All roofs, even ones that look flat, need to slope to some degree so that snowmelt and rainfall can drain off. But beyond that basic requirement, architects and builders have a lot of leeway, and they’ve used that creative freedom to invent a wonderful array of roof designs.
From gable to mansard, read on to learn about the various roof shape types that add character and style to homes.
Gable Roof Shapes
Gabled roofs are the kind young children typically draw. They have two sloping sides that come together at a ridge, creating end walls with a triangular extension, called a gable, at the top.
The house shown here has two gable roofs and two dormers, each with gable roofs of their own. The slant, or pitch, of the gables varies, an inconsistency that many builders try to avoid.
This house appears to have two gable roofs, but only if you drive by quickly. The real roof has a very low pitch. The gables are false fronts, similar to the showy facades often found on small commercial buildings. Their only purpose is to change the look of the house.
Gabled roofs take many forms, including this L shape. When the floor plan calls for a T-shaped house, the roof is called “cross-gabled.” If one of the sloping sides ends in a wall that’s shorter than the wall on the other side, it’s a “saltbox.”
There are also terms to distinguish gabled roofs that show their slanting side on the front (“side-gabled”) from those where the pointed wall is prominent (“front-gabled”).
Gambrel roofs are a type of gabled roof. Commonly associated with Dutch building traditions and barns, they break each sloping roof section into two parts—one close to the ridge that is relatively flat and one closer to the eaves that drops down steeply. This design makes maximum use of space under the roof.
Shed roofs, shown on the three dormers of this house, slant in only one direction. They fall within the basic category of gabled roofs, provided you think of them as half-gables. Shed roofs are easy to build because all rafters are identical.
Gabled but Curved
Because most gabled roofs consist of flat sections, you can cover them with virtually any roofing material. Gabled roofs with eyebrow dormers, shown here, or other curved details are the exception. Shingles made of wood, stone, tile or metal work fine. But metal roofing that comes in panels isn’t suitable.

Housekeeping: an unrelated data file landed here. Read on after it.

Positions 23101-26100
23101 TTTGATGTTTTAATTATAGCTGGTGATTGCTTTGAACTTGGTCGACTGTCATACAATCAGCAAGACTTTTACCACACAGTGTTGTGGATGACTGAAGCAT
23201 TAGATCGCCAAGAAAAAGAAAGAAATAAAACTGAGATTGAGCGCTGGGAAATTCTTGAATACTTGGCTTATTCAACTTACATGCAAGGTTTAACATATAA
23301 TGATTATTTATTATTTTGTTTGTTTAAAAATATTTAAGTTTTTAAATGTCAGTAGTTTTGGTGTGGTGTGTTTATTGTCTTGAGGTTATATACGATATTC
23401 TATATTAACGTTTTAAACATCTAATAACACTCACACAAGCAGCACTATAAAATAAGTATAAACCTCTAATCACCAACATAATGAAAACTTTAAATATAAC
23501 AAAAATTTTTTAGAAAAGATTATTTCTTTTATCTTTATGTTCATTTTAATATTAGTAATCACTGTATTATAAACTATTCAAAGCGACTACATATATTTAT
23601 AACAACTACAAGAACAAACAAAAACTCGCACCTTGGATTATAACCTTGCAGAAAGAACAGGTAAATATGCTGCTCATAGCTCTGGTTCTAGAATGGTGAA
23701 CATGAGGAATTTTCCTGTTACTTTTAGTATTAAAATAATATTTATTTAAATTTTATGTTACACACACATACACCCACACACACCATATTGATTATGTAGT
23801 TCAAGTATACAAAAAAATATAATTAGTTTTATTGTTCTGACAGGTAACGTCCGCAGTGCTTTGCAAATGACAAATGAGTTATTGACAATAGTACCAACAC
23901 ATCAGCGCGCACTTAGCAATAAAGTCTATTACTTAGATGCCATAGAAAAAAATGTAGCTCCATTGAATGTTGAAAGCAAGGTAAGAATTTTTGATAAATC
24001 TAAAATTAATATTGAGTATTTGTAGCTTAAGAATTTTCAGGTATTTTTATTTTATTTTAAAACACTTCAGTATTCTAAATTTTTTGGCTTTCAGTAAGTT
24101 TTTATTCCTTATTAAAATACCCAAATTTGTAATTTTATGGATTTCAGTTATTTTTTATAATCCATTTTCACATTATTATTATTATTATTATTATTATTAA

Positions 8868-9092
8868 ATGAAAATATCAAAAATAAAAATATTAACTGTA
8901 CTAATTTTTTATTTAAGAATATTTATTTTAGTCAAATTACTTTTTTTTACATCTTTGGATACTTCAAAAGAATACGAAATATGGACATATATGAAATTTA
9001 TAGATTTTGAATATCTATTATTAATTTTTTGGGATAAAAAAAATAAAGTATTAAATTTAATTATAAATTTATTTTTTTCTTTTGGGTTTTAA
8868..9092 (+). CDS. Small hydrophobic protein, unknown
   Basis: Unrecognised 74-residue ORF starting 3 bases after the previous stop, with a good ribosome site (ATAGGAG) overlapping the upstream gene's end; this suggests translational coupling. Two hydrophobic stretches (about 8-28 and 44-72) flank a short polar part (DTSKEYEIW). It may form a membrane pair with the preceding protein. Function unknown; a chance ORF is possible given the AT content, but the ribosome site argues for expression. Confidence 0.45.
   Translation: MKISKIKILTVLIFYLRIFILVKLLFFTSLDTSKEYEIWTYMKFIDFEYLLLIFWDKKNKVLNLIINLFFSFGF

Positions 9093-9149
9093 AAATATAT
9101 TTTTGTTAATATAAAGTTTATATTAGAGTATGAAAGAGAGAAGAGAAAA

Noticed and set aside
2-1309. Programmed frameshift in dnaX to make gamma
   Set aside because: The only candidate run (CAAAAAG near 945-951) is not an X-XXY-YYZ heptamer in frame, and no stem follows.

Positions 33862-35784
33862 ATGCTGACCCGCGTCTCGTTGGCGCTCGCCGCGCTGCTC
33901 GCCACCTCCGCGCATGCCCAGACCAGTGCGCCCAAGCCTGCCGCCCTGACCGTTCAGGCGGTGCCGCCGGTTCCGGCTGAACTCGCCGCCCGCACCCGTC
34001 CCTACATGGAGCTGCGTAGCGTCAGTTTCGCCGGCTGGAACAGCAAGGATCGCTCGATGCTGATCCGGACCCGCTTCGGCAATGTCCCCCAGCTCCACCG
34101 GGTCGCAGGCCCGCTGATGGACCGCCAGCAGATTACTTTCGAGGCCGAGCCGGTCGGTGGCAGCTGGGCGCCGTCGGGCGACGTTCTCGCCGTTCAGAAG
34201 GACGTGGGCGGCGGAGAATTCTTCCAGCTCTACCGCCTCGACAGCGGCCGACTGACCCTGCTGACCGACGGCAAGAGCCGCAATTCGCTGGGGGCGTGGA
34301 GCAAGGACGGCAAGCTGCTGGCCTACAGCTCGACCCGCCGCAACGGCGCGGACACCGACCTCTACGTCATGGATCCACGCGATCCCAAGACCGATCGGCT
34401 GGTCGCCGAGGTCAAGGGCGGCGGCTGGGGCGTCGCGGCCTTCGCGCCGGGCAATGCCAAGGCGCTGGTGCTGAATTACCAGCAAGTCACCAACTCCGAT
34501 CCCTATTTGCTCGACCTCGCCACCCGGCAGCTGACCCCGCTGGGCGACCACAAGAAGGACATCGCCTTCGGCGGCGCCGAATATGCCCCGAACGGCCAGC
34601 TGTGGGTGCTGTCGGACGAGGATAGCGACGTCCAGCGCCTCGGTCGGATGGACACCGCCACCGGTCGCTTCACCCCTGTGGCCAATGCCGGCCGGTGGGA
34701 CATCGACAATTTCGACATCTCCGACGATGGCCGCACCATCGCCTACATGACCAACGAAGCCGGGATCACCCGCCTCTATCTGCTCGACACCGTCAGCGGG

Curved roofs usually require a lot of skill and time to create today, but when builders had only primitive tools and natural building materials, it was often easier to bend branches into curved shapes than to force them into straight lines.
Perhaps that’s why curved roofs, even this slate-covered example, often take on a look that resembles thatch.
Octagon roofs have eight sides, as the term implies. Builders often choose this shape when they need to roof a building that’s round or nearly round.
Instead of dealing with the awkward fractions that another shape might require, they simply divide 360 degrees into half, then half again, then half a final time, winding up with the 22 1/2-degree angle that’s needed to build an eight-sided roof.
Hip roofs slope back from all four sides. If that’s all there is to the roof, the roof winds up looking interesting and yet it is still free of complications, such as valleys where leaves collect.
Hip roofs can also be linked up to fit L-shaped buildings or combined with gabled roofs, such as on this house.
Mansard roofs are a type of hip roof where each sloping section is divided in two. To create maximum space under the roof, the section near the walls rises steeply. Then the roof continues at a milder pitch toward the center.
Standing on the ground, you see only the steep section and may think that the house is flat on top. Mansard roofs are common on buildings with styles borrowed from France.